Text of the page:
|Appears in Collections:||Economics Journal Articles|
|Peer Review Status:||Refereed|
schools of thought
|Citation:||Dow S (2004) Structured pluralism, Journal of Economic Methodology, 11 (3), pp. 275-290.|
|Abstract:||The purpose of this paper is to consider how far the notion of schools of thought is compatible with methodological pluralism. Should economics instead be categorised simply as pluralist or non‐pluralist? The notion of structured pluralism is developed, where categories, connections and (crucially) absence of connection apply at a variety of levels. Schools of thought provide some of that (provisional, mutable) structure, encapsulating, among other things, the use of language within each community. Awareness, and understanding, of the different categories and meanings of different schools of thought is necessary for successful communication, and thus for the benefits of pluralism.|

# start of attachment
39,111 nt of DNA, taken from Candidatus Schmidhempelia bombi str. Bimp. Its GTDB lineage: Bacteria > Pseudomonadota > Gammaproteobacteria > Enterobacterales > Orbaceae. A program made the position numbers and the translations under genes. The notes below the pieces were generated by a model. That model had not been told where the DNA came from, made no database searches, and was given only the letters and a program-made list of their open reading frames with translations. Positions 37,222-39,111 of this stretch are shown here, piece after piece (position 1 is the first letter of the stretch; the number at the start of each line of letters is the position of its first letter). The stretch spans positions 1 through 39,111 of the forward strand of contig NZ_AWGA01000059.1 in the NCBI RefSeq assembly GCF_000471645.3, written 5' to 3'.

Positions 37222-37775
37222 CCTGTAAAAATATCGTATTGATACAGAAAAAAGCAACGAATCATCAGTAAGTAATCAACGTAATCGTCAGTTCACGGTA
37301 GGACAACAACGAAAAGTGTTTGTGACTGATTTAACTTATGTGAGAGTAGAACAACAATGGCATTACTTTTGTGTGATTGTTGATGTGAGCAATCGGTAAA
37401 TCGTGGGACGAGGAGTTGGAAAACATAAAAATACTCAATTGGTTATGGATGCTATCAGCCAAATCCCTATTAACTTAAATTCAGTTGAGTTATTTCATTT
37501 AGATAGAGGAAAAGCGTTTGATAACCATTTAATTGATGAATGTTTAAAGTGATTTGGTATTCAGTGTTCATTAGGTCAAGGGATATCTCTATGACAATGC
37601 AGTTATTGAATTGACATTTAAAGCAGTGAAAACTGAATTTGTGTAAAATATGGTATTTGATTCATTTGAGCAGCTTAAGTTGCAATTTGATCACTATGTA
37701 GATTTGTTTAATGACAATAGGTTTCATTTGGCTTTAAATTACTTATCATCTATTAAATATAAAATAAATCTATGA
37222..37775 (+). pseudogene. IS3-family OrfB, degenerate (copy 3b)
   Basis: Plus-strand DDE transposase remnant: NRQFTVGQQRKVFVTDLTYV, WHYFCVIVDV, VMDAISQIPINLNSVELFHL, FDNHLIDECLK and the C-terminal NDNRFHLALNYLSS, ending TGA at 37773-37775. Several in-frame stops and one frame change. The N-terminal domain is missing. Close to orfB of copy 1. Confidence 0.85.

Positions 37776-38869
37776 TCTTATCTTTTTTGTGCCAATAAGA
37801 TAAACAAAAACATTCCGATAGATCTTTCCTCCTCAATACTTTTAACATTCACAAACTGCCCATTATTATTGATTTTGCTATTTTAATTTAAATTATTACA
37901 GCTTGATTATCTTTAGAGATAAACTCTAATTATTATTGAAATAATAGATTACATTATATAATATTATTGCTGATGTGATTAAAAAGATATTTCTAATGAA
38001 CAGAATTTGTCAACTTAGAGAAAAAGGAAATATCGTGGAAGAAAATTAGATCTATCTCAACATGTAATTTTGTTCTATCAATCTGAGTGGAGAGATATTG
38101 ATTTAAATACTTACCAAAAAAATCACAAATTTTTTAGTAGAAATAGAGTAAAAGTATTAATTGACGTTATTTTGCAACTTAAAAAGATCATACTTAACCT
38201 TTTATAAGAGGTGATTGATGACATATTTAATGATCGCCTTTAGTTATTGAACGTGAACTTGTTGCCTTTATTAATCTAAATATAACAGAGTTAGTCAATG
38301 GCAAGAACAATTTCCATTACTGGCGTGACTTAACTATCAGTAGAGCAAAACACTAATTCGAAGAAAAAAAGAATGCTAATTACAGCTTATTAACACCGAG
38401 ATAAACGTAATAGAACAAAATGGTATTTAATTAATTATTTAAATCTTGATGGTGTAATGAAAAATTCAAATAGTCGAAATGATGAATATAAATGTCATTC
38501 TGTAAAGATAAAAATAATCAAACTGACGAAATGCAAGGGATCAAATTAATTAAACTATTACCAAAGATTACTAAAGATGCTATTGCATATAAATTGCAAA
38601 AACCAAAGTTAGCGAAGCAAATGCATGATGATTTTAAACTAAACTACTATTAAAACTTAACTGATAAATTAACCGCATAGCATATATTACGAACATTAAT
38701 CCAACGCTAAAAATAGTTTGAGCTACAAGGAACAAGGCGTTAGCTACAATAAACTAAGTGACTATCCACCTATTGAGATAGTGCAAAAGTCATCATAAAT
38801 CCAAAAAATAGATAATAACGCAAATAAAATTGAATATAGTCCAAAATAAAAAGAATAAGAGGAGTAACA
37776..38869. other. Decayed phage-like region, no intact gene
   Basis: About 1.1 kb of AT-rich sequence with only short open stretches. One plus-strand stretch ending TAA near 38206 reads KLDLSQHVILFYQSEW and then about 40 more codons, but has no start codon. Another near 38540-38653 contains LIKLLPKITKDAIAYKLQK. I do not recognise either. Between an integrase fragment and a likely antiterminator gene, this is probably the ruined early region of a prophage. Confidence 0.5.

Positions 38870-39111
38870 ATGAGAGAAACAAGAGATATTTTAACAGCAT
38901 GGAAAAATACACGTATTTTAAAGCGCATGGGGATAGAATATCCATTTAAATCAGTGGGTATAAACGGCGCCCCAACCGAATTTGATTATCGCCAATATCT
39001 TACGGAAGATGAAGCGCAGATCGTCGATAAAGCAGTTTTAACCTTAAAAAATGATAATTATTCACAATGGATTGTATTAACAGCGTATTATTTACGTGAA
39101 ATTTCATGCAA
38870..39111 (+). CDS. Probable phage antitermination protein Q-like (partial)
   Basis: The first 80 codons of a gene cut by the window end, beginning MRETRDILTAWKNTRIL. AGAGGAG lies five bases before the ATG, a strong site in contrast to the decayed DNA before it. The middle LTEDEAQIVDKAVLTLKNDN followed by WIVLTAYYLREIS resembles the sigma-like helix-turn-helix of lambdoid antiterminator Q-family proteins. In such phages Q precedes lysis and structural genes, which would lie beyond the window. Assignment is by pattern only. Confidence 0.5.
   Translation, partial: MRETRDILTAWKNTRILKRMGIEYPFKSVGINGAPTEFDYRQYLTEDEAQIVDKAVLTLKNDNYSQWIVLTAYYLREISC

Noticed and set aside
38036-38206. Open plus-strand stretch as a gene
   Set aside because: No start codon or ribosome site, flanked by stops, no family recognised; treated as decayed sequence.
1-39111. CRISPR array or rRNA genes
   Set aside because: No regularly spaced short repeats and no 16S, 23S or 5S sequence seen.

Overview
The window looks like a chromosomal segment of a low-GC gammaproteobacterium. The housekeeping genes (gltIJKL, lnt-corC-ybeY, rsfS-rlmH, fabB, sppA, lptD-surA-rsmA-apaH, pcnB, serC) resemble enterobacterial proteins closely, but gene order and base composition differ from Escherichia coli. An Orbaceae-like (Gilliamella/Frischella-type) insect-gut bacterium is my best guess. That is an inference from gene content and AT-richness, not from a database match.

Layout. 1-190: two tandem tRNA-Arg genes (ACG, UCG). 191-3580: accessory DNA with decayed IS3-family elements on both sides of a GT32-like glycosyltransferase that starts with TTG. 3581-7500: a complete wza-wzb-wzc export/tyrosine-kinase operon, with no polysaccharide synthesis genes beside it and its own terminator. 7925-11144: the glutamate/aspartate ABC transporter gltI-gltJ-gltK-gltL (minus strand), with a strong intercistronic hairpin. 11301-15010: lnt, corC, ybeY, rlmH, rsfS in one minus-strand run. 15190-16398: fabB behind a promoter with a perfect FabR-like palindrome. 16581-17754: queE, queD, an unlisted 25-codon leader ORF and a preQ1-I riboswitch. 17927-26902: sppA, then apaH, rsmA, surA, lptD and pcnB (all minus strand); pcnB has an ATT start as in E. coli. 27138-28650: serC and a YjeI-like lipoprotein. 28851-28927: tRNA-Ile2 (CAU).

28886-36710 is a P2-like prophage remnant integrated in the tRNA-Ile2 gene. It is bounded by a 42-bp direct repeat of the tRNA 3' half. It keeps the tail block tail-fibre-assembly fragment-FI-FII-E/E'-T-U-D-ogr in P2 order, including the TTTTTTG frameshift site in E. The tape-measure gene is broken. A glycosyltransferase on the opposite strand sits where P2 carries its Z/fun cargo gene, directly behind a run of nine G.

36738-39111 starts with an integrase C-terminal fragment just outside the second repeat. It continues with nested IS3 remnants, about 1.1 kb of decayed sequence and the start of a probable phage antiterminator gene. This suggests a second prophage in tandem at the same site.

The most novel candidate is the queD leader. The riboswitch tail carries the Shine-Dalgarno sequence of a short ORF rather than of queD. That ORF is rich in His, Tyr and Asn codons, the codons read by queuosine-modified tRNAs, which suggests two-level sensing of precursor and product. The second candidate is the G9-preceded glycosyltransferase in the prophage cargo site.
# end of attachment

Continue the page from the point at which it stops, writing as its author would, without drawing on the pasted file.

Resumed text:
|Rights:||The publisher does not allow this work to be made publicly available in this Repository. Please use the Request a Copy feature at the foot of the Repository record to request a copy directly from the author. You can only request a copy if you wish to use this work for your own research or private study.|
|2004 structured pluralism jem.pdf||69.32 kB||Adobe PDF||Under Embargo until 31/12/2999 Request a copy|
Note: If any of the files in this item are currently embargoed, you can request a copy directly from the author by clicking the padlock icon above. However, this facility is dependant on the depositor still being contactable at their original email address.
This item is protected by original copyright
Items in the Repository are protected by copyright, with all rights reserved, unless otherwise indicated.
If you believe that any material held in STORRE infringes copyright, please contact email@example.com providing details and we will remove the Work from public display in STORRE and investigate your claim.